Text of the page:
On May 19, 2021, the U.S. Securities and Exchange Commission (SEC) approved Nasdaq's proposal to allow companies to conduct primary direct listings on The Nasdaq Global Select Market. This approval comes nearly five months after the SEC approved a similar proposal by the New York Stock Exchange (NYSE) (as discussed in our alert here). Following these approvals, companies may now sell new shares and raise capital in direct listings, subject to the satisfaction of certain requirements, on either stock exchange.
The following is a summary of some of the key aspects of Nasdaq's new rules, as well as a side-by-side comparison with the NYSE's rules.
The value of unrestricted publicly held shares and the market value are calculated using a price per share equal to the lowest price in the price range disclosed in the registration statement.
In addition, the listing requirement is met in cases where the company will sell less than $100 million if the market value of publicly-held shares immediately prior to listing, plus the market value of the shares the company will sell in the opening auction is at least $250 million.
Market value is calculated using a price per share equal to the lowest price in the price range disclosed in the registration statement.
The price is determined by the Nasdaq Halt Cross (hereinafter referred to as the opening auction) and must be at or above the lowest price and at or below the highest price established in the registration statement.
The auction price is determined by the designated market maker, or DMM, and must be within the price range established in the registration statement.
If the primary direct listing is comprised of both primary and secondary shares, then the shares sold by the company would have priority over at-priced orders (i.e., where the limit price is equal to the auction price).
If either or both of the foregoing requirements are not met, then Nasdaq is required to postpone or reschedule the offering. Nasdaq will notify market participants via a Trader Update and any orders that had been entered on Nasdaq, including the CDL Order, will be cancelled back to the entering firms.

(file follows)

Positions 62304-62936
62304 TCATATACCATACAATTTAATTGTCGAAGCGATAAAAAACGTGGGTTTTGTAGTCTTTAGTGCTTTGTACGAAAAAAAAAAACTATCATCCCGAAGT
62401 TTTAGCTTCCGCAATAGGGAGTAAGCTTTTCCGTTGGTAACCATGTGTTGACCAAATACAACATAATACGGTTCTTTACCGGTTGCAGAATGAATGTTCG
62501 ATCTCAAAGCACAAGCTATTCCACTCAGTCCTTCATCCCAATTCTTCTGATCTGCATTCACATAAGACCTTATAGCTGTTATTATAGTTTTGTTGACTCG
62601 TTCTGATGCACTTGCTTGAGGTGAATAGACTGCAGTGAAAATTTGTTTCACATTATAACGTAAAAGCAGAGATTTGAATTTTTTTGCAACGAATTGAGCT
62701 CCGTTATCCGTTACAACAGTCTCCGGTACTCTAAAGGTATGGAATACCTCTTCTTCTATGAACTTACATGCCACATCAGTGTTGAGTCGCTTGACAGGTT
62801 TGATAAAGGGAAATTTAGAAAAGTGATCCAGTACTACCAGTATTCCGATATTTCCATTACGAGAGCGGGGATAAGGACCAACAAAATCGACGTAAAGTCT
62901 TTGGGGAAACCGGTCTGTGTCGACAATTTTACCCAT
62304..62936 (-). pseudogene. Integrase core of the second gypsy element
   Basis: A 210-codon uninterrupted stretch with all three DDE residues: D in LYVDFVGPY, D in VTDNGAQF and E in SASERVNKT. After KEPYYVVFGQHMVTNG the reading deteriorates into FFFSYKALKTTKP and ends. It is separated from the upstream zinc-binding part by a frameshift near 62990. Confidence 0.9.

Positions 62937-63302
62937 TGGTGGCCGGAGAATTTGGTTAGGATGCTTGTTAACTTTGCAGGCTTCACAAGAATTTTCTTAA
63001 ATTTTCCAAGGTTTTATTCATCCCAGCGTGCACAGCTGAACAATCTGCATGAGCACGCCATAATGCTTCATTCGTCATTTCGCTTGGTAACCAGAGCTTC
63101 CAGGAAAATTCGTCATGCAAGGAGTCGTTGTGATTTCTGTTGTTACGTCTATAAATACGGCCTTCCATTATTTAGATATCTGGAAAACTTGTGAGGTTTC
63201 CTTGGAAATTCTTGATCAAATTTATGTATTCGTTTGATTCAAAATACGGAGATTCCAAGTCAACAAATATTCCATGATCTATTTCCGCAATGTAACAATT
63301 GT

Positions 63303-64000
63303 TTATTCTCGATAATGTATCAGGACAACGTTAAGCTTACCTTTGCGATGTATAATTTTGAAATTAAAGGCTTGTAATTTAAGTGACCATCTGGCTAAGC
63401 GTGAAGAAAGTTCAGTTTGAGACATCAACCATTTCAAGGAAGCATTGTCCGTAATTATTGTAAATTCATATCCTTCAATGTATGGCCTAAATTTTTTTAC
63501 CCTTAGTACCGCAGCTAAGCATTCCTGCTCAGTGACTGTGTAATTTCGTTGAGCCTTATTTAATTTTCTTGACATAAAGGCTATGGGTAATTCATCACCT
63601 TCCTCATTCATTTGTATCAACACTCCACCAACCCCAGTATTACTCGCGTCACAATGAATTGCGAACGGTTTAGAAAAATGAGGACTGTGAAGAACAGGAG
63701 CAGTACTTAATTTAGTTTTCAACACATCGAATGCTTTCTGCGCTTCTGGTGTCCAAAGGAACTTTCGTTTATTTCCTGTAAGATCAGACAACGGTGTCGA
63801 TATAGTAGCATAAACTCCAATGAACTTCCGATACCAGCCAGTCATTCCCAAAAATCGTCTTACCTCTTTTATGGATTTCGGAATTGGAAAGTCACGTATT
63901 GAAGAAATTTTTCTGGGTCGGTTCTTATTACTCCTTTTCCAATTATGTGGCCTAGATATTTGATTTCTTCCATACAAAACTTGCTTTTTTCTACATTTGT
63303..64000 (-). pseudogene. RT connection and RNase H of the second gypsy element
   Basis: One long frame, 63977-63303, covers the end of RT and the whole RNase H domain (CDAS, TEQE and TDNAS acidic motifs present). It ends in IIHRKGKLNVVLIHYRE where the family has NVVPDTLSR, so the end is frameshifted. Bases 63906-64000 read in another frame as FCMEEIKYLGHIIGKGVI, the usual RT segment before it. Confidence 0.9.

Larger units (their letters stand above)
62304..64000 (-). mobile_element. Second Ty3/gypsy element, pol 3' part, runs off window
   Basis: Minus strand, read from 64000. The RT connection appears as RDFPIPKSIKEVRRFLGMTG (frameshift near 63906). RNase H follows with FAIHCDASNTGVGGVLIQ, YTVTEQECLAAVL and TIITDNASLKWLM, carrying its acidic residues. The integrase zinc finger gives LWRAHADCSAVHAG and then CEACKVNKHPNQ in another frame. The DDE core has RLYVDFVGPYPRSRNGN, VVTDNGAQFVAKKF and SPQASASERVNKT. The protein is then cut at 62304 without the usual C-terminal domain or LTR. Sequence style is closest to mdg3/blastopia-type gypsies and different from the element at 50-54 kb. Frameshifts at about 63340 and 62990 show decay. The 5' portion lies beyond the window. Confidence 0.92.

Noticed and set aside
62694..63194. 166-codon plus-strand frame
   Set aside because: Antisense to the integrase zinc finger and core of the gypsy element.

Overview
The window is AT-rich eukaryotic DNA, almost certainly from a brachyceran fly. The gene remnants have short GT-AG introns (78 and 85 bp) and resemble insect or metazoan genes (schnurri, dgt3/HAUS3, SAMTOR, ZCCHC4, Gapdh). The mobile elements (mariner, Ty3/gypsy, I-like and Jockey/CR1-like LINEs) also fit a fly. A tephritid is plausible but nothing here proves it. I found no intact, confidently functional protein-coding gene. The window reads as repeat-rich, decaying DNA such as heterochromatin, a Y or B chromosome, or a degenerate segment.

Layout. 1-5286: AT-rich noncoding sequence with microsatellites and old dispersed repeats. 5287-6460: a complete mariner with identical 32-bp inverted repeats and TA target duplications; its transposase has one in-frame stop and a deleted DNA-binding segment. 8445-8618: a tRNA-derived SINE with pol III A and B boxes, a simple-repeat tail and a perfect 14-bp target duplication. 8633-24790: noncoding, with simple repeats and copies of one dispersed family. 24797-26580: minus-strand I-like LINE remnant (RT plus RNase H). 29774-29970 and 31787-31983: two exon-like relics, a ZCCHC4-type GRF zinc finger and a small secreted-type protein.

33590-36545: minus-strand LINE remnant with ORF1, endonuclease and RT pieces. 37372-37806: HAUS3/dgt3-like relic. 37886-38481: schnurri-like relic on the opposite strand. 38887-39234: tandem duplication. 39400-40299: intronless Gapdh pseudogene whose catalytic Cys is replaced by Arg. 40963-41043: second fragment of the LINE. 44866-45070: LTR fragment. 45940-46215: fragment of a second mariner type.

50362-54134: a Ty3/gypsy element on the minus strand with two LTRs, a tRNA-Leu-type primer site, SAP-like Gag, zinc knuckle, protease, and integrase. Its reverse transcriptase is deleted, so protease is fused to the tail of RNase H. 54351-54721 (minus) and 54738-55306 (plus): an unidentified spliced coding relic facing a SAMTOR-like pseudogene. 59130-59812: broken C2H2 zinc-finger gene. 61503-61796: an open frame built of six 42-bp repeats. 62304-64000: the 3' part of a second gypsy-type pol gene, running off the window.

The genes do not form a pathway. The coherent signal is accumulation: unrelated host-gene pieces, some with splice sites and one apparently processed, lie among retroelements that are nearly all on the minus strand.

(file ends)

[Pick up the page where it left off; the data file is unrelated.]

If either or both of the foregoing requirements are not met, then the directing listing auction will not be conducted. The NYSE will notify market participants via Trader Update and any orders that have been entered on the NYSE, including the IDO Order, would be cancelled back to the entering firms.
Similar to the NYSE's primary direct listing rules, Nasdaq's primary direct listing rules include a reminder to financial advisors that any activities performed by them in connection with the initial listing and pricing of the primary direct listing must be provided in a manner consistent with all federal securities laws, including Regulation M and other anti-manipulation requirements.
The proposal approved by the SEC differs from the original primary direct listing proposal submitted by Nasdaq in August 2020 (as discussed in our alert here). In its original proposal, Nasdaq sought to provide greater flexibility than the price range set forth in the registration statement. Accordingly, under the original proposal, primary direct listings would have been able to proceed so long as the price determined in the opening auction was not more than 20 percent below the lowest price in the price range established in the registration statement. This lower price per share would also have been used to satisfy the market value of publicly held shares listing requirement. In December, the SEC expressed some concerns with this approach. While this flexibility was not included in this latest proposal, which was approved by the SEC, Nasdaq indicated that it intends to file a separate proposal that includes this flexibility in pricing and that would seek to address the remaining concerns expressed by the SEC. We are continuing to monitor these developments.
What to Do Now?
The new rules are effective immediately, and they provide yet another alternative for companies seeking to offer and sell their shares in the public markets.
Companies considering a direct listing may consider reviewing their existing investment documents, including their investors' rights agreement and equity plan agreements, or any debt agreements, to determine whether those agreements contemplate a direct listing or only contemplate a traditional underwritten public offering.
 See Rule 5315 of the Nasdaq listing rules.
 See Rule 5135(f)(C) of the Nasdaq listing rules (“at least 50% of such Round Lot Holders must each hold Unrestricted Securities with a Market Value of at least $2,500”).
 See Section 102.01 of the NYSE Listed Company Manual.